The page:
When I committed myself to a new faith community, the small size of the (Protestant) church and the friendliness of the people there were among the greatest attractions. I’m really bad at names, but I do make an effort to learn them all. Our pastor *does* know everyone’s names. We usually socialize for about an hour after each service (including a pot-luck lunch, not just dough-nuts), during which the toddlers run around shrieking with laughter. There are many other social events to choose from, as well as educational and service opportunities. If I miss even one service, people ask me, with loving concern, what happened to keep me away, and tell me they missed me. It seems that almost every member of the Church who attends regularly has at least one significant job in the life of the community; most have several. We may have more family squabbles than some churches, but they are *family squabbles*. The love is amazing.
    First Christian Church of Alexandria
    May 28 at 9:50am · Like · .

    Fr. J. Steele Miriam!! Speaking of community, I know you! I never made the connection with Meg, but you know my mom from those old St. Mark’s days in the 70’s and 80’s–Jeanie Steele.
    May 28 at 9:55am · Like.

    Deacon Tom Yehl You know Meg, in some ways I’m reminded of our experiences at St. Mark 12 years ago. It’s a big Church, and yet I suspect you felt very at home there. Those people that were there at the 6:15am Mass with us on fridays didn’t know our names, yet I can’t tell you how proud they were of your and your peers that you would be there with them. I think there was community there. Also, at the parish I’m at right now, we make a big effort to be outside after Mass greeting people. I only know a few names, and it’s not possible in the rush after Mass to get them, but over time we do get to know everyone. All that being said, you have a very valid point, and I think most people our age would say that they don’t feel at home and don’t know anyone at Church.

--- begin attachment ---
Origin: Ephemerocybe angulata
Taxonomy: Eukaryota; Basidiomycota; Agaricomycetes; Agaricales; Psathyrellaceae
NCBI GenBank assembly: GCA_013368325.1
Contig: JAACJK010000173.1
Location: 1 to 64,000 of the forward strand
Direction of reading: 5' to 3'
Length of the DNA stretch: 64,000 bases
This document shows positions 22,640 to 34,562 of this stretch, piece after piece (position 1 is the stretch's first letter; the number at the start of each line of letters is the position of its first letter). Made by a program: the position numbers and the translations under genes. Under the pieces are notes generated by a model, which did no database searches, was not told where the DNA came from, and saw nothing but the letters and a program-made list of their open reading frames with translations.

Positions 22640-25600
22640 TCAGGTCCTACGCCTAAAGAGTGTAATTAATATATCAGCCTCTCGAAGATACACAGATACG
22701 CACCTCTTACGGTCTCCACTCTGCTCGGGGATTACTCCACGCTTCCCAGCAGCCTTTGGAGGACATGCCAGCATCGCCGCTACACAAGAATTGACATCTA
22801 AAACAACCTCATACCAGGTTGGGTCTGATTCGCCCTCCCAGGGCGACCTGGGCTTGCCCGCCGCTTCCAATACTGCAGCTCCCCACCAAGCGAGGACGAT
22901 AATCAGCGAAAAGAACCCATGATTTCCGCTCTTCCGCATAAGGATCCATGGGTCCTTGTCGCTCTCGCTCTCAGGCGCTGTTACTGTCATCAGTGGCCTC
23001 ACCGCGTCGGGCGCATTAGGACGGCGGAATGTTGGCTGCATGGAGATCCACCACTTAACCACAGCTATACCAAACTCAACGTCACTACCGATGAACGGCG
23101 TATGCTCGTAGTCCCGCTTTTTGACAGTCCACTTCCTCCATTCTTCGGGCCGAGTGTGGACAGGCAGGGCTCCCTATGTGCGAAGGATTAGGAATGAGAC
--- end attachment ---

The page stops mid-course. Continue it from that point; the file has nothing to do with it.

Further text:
May 28 at 10:12am · Like.

    Miriam A. Kilmer Oh yes, Fr. J. Steele, I remember Jeanie Steele well! She was among the most active of the active parishioners, and a strong advocate of women’s ordination. I learned a lot from her, and remember her with great admiration and fondness.
    May 28 at 10:13am · Like.

    Deacon Tom Yehl Smaller Churches like Dorothy mentioned could help. However, like our youth group experience, I think we need to create opportunities within the parish for people to meet and friendships to form centered on living out our faith
    May 28 at 10:14am · Like.

    Lyndsey Maniccia There are lots of diff movements our there and they continue to grow with church hierarchy support. I think it really comes down to an attitude of the heart. Many people just don’t care b/c they don’t know what they’re lacking and until they somehow get hooked on (for lack of a better word) the Eucharist, the Holy spirit, Mary, Jesus or another element of our faith they won’t want to create community.

    May 28 at 11:51am · Unlike · 1 · .

    Chris Christensen I enjoyed your post Meg! I have wondered about this topic off and on at various times, and I tend to think that because the parish itself is not the center of community life (simply because there are so many large aspects of our daily lives that are not physically centered at the parish), it may be a little much to make the parish itself a home for many parishioners. Instead we get people from all different backgrounds and interests who come to the parish to worship God together. Our unity in the midst of great diversity I think needs to be a common agenda – that of Jesus, to save souls! What is lacking, then, in parish life is the fire that drives us to be a part of that agenda. The other thing that I think a parish needs is some kind of program (continuing catechesis, men’s group, women’s group, Bible study, youth group, etc) that addresses for interested people the things that are holding them back from holiness. Each of those groups should have as one of their goals true and deep relationship with God for the members, followed by “spreading the love” – evangelization of others.
    May 28 at 2:07pm · Like.